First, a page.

Following the Harvey Weinstein allegations, I kept hearing the same refrain as more women added their voices to #MeToo and shared stories of sexual violence: how did I let that happen? Pretty much every woman I know has experienced that knee-jerk reaction that somehow it’s her fault, even though it never is.
Even though I research gender-based violence for a living, I still got choked up seeing how many of my family and friends joined the #MeToo chorus. From my elderly aunt’s “#MeToo, last week at the grocery store,” to a friend’s shocking confession of repeated assault when she was a young girl, to my own experience being grabbed at a business event as I gave a presentation on—of all things—women’s rights, one thing is clear: sexual harassment and assault happen to women everywhere, no matter their age, what city they call home, what they do for a living or what they decide to wear.
Sexual assault is one of the most underreported crimes in Canada and around the world. Statistics Canada says there are about 22 reported incidents for every 1,000 Canadians aged 15 years and older. But the sheer number of women telling their stories using #MeToo suggests the actual number is WAY higher.
For the longest time many have assumed gender-based violence on this scale was only a problem in other countries where women don’t have the same rights. But we need to take a good long look in the mirror. As empowering and cathartic as it is to swap stories and find comfort in shared experience, we owe ourselves more than a #MeToo hashtag. As a society, we must move this conversation beyond forcing women to constantly relive past trauma, and focus on what we can all actually do to end this culture of complicity that enables sexual violence.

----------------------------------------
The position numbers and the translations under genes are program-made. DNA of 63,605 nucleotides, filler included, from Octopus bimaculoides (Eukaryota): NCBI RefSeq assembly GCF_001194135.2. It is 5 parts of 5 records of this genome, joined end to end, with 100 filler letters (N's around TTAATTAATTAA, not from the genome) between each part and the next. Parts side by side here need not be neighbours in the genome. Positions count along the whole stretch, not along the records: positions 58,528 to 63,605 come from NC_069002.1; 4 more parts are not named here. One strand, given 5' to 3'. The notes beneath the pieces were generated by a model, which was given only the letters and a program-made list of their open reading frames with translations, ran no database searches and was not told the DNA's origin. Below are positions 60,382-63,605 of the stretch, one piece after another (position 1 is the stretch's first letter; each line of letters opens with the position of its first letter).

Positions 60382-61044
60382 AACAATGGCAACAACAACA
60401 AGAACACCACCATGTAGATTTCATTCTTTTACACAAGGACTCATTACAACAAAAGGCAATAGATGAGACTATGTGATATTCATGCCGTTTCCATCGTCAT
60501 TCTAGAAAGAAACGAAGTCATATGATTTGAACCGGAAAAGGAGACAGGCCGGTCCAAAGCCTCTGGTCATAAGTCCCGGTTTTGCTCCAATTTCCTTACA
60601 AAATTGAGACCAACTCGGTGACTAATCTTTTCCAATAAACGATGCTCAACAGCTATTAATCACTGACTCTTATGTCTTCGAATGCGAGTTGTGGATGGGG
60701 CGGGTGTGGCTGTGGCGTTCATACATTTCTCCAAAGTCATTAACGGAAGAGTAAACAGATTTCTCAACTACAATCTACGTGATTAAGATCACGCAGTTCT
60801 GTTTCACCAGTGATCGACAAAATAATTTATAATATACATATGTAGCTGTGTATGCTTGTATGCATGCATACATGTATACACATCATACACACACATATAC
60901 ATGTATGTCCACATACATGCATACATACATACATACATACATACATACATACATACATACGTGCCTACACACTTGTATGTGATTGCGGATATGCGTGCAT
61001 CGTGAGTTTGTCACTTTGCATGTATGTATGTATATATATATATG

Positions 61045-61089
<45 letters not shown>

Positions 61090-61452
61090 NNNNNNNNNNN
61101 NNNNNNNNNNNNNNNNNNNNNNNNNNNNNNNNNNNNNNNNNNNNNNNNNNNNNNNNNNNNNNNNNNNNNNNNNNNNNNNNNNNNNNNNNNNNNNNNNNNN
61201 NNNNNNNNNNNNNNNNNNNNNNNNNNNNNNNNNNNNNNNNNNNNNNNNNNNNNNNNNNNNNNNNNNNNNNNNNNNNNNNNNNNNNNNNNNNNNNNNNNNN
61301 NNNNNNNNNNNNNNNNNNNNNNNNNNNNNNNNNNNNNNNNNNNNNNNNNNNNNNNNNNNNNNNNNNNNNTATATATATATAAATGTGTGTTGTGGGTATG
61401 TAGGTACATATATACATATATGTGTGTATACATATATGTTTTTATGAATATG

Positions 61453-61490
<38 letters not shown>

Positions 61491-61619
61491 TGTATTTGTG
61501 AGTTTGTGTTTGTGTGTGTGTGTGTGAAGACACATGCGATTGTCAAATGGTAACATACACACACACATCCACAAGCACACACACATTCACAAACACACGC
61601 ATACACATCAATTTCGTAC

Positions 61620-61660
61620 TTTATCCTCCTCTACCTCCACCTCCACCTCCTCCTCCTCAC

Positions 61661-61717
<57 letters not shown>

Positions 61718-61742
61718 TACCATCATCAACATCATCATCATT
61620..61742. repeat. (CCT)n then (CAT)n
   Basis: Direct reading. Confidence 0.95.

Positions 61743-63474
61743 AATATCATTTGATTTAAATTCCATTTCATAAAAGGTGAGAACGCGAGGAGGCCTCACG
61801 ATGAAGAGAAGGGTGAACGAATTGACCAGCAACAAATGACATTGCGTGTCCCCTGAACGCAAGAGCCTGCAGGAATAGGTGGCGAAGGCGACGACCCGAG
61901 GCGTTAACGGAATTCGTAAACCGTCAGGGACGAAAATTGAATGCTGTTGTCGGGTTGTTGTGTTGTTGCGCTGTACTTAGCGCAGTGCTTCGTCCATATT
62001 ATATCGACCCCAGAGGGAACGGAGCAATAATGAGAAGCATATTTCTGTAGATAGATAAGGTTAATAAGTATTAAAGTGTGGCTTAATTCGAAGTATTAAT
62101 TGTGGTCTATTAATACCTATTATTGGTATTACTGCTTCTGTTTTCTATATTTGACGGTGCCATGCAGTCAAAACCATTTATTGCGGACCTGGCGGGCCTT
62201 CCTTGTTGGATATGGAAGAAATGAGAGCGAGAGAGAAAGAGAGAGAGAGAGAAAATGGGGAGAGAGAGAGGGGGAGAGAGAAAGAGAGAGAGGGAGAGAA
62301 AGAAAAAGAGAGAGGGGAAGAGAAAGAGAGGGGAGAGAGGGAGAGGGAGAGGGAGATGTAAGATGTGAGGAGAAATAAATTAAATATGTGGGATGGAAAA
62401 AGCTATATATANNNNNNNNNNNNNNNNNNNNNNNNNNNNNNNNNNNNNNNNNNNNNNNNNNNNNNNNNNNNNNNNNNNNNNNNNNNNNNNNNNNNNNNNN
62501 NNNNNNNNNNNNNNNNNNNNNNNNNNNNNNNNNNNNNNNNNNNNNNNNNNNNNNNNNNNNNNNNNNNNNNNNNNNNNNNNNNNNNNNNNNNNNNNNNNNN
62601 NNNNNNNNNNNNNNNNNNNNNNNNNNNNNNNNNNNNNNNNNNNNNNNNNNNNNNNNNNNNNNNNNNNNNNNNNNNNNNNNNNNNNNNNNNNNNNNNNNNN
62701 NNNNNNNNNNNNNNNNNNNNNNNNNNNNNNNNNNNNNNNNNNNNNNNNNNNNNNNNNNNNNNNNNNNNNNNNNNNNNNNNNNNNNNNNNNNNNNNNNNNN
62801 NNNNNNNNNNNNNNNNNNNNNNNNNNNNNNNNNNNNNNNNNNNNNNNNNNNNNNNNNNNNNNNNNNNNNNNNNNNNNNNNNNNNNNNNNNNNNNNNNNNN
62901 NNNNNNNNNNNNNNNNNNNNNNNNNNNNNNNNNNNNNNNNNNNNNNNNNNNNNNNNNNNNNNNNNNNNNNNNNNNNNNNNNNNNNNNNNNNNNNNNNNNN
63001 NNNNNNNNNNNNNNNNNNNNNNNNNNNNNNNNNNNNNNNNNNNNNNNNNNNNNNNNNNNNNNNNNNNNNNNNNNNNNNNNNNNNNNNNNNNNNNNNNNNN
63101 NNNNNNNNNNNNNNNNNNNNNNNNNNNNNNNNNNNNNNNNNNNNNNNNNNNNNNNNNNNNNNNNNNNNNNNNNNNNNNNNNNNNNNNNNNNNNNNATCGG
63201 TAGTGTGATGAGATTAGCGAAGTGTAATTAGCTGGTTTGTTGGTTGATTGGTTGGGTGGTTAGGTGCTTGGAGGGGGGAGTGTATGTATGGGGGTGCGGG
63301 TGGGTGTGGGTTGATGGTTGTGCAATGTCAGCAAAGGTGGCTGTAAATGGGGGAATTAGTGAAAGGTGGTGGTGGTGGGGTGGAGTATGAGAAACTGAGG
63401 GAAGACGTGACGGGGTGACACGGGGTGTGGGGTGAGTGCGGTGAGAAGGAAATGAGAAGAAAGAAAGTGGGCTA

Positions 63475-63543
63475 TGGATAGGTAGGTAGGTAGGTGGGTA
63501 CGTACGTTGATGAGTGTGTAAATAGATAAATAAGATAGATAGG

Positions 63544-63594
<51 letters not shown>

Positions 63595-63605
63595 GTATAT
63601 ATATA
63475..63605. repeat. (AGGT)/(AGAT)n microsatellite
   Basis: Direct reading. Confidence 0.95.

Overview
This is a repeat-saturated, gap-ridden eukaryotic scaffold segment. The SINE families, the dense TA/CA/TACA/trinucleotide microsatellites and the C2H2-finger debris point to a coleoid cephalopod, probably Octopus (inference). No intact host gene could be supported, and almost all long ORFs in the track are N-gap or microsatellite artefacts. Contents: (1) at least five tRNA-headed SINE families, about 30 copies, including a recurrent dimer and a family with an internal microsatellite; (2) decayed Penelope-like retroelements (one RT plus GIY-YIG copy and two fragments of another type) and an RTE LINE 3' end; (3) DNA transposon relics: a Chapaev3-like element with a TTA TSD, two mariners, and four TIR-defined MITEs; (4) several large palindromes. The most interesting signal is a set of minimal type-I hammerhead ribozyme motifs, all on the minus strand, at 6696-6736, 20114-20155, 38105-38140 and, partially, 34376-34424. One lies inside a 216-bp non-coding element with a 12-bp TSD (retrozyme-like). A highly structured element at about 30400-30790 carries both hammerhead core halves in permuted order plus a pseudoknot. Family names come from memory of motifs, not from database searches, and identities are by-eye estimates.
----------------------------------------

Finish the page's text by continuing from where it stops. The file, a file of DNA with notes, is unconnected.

What needs to stop
Let’s start with what doesn’t work. What absolutely needs to stop is the shaming levelled at the women brave enough to come forward with their stories. No one has the right to decide that another person’s story isn’t that traumatizing. Ignorant comments like that only discourage the next person from speaking out, and empower perpetrators to justify their crimes.
What also doesn’t work is people feigning surprise once news breaks about a known predator. The complicity of silence in the Weinstein case is exactly the kind of culture organizations like Oxfam Canada are trying to change in countries around the world where women don’t report rape because of shame and stigma.
This is problem extends far beyond Hollywood
No matter where women live, they deal with the epidemic of gender-based harassment and violence. Conservatively-dressed women of all ages face everything from sexual innuendos to rape on the streets of Cairo. Young women and girls in Pakistan are dropping out of school or are being forced to stay home rather than face daily sexual harassment and assault. Indigenous women in Canada go missing and are killed at rates six times higher than non-Indigenous women. And get this: due to legal loopholes, child marriage is actually legal in all 50 of the United States of America, where some legislators insist young girls marry their rapist.
As bleak as it all sounds, there are some great initiatives around the world where people are working tirelessly to challenge social norms used to justify violence against women and girls. So what can we learn from other countries tackling these issues that we can apply in our own backyard?